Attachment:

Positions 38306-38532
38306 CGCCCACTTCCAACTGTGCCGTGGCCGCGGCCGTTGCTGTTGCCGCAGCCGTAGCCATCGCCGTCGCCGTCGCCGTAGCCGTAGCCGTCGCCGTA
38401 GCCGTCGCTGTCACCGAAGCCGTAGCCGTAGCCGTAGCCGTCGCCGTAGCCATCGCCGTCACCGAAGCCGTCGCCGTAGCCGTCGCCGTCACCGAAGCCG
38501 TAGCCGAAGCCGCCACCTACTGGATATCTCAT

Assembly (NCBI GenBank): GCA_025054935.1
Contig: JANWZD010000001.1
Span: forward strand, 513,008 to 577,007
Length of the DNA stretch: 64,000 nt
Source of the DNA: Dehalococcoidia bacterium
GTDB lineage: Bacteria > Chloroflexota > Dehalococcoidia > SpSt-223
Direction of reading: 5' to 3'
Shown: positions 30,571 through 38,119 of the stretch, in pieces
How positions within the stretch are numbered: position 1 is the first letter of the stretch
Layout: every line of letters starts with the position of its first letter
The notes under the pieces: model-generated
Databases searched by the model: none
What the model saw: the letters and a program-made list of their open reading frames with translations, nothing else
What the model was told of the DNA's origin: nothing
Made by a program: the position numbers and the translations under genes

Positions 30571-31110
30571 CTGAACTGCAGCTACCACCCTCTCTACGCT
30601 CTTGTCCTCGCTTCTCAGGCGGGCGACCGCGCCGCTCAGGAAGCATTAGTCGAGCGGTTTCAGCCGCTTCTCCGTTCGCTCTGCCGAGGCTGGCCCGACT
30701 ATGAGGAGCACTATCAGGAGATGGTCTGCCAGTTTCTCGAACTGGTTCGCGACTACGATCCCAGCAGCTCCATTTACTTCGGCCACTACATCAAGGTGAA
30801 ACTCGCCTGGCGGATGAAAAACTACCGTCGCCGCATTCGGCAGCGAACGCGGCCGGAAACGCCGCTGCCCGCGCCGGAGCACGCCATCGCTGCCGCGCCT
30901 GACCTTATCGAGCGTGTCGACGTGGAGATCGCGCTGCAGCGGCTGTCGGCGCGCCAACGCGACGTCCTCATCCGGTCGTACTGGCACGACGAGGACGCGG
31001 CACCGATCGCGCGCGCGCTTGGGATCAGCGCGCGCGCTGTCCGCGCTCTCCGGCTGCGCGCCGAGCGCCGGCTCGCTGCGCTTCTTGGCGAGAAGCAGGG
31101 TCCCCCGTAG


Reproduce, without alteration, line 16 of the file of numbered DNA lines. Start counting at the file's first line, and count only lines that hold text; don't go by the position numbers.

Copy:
Databases searched by the model: none